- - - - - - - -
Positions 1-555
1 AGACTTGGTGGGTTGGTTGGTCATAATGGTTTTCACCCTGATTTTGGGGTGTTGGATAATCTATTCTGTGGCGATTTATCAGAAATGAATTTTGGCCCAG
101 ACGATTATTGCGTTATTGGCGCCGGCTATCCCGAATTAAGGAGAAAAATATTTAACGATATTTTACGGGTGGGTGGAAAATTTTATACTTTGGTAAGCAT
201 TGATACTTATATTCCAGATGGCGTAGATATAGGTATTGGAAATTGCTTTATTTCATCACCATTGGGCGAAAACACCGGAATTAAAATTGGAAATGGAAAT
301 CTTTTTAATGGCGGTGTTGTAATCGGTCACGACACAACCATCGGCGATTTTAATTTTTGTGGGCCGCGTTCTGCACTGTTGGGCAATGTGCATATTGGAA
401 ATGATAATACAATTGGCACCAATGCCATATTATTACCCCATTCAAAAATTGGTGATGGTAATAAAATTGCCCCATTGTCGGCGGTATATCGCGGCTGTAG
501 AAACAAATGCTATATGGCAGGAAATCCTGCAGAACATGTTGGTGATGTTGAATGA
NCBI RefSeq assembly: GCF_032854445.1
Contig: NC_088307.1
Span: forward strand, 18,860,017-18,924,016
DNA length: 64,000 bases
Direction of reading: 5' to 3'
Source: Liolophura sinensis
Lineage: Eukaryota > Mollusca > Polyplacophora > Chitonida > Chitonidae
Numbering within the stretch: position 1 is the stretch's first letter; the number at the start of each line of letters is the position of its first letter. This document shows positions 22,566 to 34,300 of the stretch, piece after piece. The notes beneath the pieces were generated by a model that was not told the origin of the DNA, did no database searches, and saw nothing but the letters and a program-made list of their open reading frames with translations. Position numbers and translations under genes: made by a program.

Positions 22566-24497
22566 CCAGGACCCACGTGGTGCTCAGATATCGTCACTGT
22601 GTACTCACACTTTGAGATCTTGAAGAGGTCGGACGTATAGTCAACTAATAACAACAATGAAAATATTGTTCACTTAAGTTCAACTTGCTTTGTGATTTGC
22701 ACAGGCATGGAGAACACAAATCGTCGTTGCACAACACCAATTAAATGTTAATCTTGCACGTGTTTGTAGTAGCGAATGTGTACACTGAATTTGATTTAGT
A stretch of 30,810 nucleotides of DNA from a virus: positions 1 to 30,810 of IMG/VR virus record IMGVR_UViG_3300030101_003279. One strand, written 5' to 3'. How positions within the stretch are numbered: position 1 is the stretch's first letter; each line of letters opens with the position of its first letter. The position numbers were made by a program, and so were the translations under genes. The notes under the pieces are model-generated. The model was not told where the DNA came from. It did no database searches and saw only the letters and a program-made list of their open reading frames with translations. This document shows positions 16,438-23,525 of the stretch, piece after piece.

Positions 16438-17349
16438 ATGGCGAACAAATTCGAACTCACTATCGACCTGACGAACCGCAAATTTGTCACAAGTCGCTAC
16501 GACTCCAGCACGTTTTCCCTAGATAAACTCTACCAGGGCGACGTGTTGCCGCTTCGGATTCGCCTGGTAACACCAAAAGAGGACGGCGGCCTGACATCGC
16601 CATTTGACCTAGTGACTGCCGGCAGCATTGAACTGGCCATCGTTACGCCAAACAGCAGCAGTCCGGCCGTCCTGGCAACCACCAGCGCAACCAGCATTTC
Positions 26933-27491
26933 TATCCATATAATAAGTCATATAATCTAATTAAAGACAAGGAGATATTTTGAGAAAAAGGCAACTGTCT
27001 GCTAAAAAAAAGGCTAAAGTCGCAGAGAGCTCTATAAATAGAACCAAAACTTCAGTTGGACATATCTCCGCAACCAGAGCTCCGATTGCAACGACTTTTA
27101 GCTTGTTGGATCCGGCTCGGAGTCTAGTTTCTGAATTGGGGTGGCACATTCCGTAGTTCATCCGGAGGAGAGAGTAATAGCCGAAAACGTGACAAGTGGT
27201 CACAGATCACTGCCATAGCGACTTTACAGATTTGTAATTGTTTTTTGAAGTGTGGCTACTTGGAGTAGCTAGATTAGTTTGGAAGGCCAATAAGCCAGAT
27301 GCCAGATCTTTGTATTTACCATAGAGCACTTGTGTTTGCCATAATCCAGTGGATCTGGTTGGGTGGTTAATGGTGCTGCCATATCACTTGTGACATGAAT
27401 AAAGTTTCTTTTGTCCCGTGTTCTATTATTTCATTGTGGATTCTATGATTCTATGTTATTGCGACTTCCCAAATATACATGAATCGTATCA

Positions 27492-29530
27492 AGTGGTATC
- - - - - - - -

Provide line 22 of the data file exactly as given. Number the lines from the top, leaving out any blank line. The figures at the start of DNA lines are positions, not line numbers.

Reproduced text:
16438 ATGGCGAACAAATTCGAACTCACTATCGACCTGACGAACCGCAAATTTGTCACAAGTCGCTAC